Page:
Can Big Ten Opponents Follow Alabama's Script For Handling Purdue?

Scott HenryFeatured ColumnistDecember 22, 2009

PORTLAND, OR - MARCH 21:  Chris Kramer #3 of the Purdue Boilermakers goes up for a shot against Quincy Pondexter #20 of the Washington Huskies in the second half during the second round of the NCAA Division I Men's Basketball Tournament at the Rose Garden on March 21, 2009 in Portland, Oregon. The Boilermakers defeated the Huskies 76-74 to advance to the Sweet 16.  (Photo by Jonathan Ferrey/Getty Images)
Jonathan Ferrey/Getty Images

Coming into this season, Purdue Boilermaker fans had three non-conference games circled on the calendar, with potential for a fourth.  The dates with Wake Forest, Alabama, and West Virginia stood out as the big tests that we all knew were coming, with Tennessee possibly looming if things fell right in the Virgin Islands.

Three of the four big tests are down, and have been passed.  However, all three packed their own doses of drama.  Tennessee needed a last-second three-pointer to fall, and didn't get it.  Wake hung in hard, being down only two with ten minutes left at Mackey, then watching a 17-3 run put the game on ice.

Then came Alabama.

The Tide held a 16-point lead with 16:40 to go and thought they were cruising.  Then, Purdue turned on a defensive buzzsaw and held Alabama to only three field goals over the last 14 minutes, none in the last 8:45.

While Purdue's vicious defense continues to baffle all comers, their future opponents need to take a lot of notes on the Alabama comeback.  There are a few observable factors that may contribute to the downfall of Purdue's winning streak.

1. Pressing the Pressers

Purdue spent almost seven minutes between points in the first half.  They went up 13-9 with 13:05 left on a D.J. Byrd layup.  Six minutes, 58 seconds, and seven turnovers later, Byrd nailed a three-pointer to cut Alabama's new-found lead to 24-16.

Lost in the euphoria over the undefeated start is the fact that the Boilers still don't have a natural point guard on the team until Lewis Jackson returns from his foot injury.  Purdue had 17 turnovers to only nine assists against the Tide's own pressure defense.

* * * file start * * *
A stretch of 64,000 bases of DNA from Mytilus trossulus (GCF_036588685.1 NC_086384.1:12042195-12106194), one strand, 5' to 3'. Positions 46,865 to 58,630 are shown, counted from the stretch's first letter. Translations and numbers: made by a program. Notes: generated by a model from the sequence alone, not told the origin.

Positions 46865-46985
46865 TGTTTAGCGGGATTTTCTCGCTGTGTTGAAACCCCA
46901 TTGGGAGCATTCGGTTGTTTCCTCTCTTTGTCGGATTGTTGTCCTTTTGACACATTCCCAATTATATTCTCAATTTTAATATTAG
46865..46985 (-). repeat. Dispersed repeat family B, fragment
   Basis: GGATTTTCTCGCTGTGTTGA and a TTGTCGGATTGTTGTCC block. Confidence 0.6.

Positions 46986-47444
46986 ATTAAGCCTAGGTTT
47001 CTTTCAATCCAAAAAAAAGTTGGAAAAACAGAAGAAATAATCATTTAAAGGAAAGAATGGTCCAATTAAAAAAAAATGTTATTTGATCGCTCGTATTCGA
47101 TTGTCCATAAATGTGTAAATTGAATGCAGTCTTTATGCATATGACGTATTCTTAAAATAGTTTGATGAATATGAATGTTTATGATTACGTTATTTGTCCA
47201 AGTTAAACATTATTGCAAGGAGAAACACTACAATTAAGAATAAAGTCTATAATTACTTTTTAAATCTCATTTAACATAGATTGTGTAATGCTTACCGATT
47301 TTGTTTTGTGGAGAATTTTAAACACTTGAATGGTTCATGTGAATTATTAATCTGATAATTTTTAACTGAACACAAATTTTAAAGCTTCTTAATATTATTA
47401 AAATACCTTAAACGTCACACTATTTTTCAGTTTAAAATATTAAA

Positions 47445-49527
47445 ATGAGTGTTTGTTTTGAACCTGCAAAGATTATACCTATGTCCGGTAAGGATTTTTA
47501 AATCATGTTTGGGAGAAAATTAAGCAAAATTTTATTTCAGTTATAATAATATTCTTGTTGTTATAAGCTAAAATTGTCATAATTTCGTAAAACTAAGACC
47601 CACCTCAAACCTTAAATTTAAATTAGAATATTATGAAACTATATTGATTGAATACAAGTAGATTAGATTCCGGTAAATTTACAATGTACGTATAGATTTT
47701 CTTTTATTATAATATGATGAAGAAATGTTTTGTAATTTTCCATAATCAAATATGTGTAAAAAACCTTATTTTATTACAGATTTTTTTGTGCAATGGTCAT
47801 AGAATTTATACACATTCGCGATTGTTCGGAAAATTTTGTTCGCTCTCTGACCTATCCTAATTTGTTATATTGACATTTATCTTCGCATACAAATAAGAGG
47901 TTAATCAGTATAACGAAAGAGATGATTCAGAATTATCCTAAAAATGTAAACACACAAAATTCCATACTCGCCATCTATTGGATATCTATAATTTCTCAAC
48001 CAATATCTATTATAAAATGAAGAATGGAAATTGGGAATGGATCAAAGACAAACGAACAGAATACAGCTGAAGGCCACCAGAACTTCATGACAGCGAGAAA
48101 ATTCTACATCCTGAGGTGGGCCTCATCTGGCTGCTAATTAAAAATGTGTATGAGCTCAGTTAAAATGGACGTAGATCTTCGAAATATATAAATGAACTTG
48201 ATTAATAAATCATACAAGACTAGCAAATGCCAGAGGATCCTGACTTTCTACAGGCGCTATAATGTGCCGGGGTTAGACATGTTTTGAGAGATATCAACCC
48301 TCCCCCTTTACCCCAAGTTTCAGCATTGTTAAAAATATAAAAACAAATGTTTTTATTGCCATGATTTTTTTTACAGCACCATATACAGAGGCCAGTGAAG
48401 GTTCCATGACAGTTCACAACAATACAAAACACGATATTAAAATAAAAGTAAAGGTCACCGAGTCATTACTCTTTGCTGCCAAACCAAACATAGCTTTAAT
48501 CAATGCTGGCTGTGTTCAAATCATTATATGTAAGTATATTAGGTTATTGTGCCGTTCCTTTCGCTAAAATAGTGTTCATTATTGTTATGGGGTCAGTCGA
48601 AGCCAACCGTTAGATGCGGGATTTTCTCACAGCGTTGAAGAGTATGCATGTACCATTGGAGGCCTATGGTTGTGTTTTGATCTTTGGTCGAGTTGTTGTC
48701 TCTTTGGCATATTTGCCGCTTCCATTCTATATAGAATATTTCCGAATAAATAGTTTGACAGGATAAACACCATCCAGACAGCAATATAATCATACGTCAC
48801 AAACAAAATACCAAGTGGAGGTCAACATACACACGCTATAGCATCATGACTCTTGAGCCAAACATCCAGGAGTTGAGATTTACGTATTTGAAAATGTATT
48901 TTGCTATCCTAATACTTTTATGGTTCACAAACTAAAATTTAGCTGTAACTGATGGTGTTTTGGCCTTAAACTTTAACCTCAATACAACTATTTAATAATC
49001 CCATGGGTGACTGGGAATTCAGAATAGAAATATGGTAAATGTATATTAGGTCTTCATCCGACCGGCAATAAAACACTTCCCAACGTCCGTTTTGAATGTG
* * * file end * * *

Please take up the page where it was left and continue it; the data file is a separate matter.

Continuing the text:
E'Twaun Moore, Keaton Grant, and Chris Kramer were all victims, making iffy passes against backcourt double-teams. 

Any team that can put a couple of quick on-ball defenders against one of these three and force a mistake can get some easy points off turnovers.  Northwestern seems like a hurdle, provided they're willing to extend the 1-3-1 zone to incorporate a little pressure.  The Wildcats just forced Stanford to cough the ball up 18 times in a 70-62 win on Saturday.  Senior Jeremy Nash is averaging 2.3 steals per game, and freshman Alex Marcotullio is at 1.9 per contest, even though he only plays 16.5 minutes a night.

2. Use Good Protection

With 13:53 left and a 53-38 lead, Alabama had only five turnovers.  Purdue was too busy trying to figure out how to make the offense work to worry about tightening the clamps on the Tide.

The next basket was E'Twaun Moore cruising in for a layup off of a Mikhail Torrence turnover, and the light came on.  After that, the Tide bumbled their way to seven more turnovers, 3-for-17 shooting, and eight fouls.

Torrence is one of the better point guards the Boilers have faced this year, and even he was flustered by game's end. We've often seen that guard play, point guard especially, can come up huge in March, and it appears that unless a team has a top-drawer point guard who can handle a little pressure, Purdue may be able to eat them alive.

Michigan State's duo of Kalin Lucas and Korie Lucious seem like a pair that could withstand a little bit of heat, as they have combined for 98 assists against 39 turnovers this season.

3. Green-Light Special

Even while Purdue was rallying, they missed seven of eight three-point jump shots.  What saved them was four of the seven misses getting turned into easy putbacks off the offensive glass.

Once the Alabama game was in the rear-view mirror, Purdue moved on to an easier test against Ball State.  Even in that game, the Boilers shot a miserable 4-for-23 from long range, even against the rare team against whom they could have worked well inside.

It's understandable that the offense has to be perimeter-oriented, considering that JaJuan Johnson is essentially the entire low-post game.  However, there were many more possessions where hoisting up threes appeared to be the only option.

When Moore goes to the basket, he can make some seriously acrobatic layups.  When Robbie Hummel takes an opponent on, the 92.7-percent free throw shooter can draw fouls and get some automatic points.

Purdue's over-reliance on three-point shots and offensive rebounding could spell doom against a team like Wisconsin, which jealously guards the defensive glass, or even Illinois, who have allowed opponents to shoot only 27.9% from long range so far this season.


The top-five ranking is wonderful, and the undefeated start is the best since Glenn Robinson and current Missouri State coach Cuonzo Martin were pacing Purdue to 14-0 back in 1993-94.  However, these Boilermakers are making their big games very interesting, and this year's Big Ten Conference race may be made a little TOO interesting for it.


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